Employer guide to LGBTQ+- inclusive fertility benefits
As LGBTQ+ rights have expanded in the U.S., interest in pursuing parenthood has grown, too. Sixty-three percent of LGBTQ+ millennials plan to start or grow their family. Transgender survey respondents are just as likely to be interested in expanding their families as their cisgender peers. But despite progress made in some areas of life for the LGBTQ+ community, significant barriers still exist to family forming.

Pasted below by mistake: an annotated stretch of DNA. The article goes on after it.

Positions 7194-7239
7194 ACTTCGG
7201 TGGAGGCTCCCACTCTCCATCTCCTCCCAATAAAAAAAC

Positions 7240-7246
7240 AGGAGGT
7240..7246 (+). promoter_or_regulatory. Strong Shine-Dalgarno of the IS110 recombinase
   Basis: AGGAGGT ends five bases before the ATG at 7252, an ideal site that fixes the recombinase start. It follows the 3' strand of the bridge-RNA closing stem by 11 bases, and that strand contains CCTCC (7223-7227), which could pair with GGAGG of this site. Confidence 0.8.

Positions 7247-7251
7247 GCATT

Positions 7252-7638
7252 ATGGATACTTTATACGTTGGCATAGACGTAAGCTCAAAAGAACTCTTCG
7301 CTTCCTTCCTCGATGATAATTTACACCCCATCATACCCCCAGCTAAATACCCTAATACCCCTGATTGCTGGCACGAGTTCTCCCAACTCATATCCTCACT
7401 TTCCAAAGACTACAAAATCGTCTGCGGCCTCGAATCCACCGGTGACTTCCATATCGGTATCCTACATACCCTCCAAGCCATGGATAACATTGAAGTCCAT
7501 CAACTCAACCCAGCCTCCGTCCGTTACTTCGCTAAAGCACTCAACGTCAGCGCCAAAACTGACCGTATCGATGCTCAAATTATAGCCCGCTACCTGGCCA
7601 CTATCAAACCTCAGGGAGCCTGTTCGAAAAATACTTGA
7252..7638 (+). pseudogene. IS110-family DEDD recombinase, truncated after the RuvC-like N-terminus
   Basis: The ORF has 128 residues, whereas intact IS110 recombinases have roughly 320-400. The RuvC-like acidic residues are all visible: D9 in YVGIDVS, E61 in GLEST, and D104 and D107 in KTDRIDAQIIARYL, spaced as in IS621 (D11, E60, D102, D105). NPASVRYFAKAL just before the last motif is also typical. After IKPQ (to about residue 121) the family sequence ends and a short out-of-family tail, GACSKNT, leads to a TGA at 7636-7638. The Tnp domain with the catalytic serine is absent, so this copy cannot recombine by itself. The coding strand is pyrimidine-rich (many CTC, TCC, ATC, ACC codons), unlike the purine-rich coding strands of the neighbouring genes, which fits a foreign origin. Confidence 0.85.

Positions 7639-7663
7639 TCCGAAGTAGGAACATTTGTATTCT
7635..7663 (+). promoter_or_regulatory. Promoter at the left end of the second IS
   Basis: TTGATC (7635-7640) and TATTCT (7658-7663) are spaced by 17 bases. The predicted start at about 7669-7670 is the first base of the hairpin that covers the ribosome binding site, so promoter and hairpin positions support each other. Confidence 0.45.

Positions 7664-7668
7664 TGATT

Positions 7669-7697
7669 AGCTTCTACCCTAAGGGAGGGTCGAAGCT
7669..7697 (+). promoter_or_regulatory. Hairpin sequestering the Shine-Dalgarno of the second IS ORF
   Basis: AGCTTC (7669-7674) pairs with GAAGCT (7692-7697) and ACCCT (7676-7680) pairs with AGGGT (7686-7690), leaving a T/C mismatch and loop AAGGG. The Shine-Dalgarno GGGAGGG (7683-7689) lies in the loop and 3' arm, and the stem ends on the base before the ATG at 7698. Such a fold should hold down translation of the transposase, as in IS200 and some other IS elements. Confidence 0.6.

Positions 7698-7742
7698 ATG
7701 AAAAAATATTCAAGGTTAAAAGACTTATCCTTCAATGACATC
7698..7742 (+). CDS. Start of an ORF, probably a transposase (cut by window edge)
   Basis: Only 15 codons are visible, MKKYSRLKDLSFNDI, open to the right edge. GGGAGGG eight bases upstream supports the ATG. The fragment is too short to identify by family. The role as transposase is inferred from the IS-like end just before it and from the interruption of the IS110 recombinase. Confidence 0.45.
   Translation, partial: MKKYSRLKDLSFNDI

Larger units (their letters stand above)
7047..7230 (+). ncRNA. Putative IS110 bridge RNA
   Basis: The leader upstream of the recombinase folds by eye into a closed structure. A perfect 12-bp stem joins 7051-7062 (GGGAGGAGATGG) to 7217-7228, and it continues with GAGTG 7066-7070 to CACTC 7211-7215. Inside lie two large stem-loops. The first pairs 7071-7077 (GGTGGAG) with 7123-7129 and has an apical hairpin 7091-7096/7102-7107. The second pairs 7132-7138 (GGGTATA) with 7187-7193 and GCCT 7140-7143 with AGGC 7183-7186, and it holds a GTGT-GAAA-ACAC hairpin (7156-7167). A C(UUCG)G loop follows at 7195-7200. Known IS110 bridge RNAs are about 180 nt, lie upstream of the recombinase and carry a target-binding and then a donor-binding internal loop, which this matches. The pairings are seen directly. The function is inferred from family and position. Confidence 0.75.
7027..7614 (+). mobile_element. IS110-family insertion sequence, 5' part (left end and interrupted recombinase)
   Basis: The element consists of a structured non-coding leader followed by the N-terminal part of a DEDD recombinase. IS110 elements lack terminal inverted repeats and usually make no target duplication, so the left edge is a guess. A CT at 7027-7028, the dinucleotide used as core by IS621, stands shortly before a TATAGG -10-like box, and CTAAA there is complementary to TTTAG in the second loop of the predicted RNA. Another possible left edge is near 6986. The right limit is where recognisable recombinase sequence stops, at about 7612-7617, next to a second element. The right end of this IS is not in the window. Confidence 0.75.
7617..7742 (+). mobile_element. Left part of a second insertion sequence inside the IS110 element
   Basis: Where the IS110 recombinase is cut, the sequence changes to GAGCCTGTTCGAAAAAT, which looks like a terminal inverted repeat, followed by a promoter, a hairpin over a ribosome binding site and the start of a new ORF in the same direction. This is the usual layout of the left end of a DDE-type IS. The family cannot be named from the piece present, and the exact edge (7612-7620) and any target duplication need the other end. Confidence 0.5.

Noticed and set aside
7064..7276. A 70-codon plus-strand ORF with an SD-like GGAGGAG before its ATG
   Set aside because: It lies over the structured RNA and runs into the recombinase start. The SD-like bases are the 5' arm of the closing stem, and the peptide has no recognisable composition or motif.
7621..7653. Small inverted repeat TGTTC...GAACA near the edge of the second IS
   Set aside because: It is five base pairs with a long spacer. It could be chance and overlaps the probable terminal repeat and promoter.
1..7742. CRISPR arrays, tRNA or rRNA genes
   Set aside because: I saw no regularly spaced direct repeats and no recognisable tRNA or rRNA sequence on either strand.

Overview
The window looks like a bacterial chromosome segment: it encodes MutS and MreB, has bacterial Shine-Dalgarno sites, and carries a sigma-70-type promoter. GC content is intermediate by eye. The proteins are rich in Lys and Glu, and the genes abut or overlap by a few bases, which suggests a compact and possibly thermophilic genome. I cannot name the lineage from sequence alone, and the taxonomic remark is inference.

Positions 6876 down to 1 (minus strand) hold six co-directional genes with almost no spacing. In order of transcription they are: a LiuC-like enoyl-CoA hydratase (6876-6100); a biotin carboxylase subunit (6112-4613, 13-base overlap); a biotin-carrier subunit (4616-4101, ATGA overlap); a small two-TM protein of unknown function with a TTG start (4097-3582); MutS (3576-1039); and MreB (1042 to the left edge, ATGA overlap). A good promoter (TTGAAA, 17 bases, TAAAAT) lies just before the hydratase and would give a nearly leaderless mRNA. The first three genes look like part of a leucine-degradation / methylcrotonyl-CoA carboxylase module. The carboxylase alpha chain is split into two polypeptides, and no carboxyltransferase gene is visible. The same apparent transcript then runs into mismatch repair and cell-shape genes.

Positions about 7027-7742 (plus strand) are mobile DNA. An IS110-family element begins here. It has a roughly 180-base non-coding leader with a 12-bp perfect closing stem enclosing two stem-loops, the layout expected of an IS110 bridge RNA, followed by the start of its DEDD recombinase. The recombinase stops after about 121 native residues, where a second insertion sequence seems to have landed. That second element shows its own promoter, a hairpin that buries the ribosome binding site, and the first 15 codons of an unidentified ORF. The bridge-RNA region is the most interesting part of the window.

Insurance coverage is one major component of this. Typically, health insurance only applies when someone has received a diagnosis of infertility — defined as a heterosexual, cisgender couple trying to get pregnant without success for a certain amount of time. Even if someone outside of a heterosexual partnership is experiencing infertility, getting a diagnosis can be time consuming and expensive. For example, a same-sex cis-female couple using donor sperm and intrauterine insemination (IUI) or in vitro fertilization (IVF) would need to try six or more unsuccessful cycles before receiving an infertility diagnosis.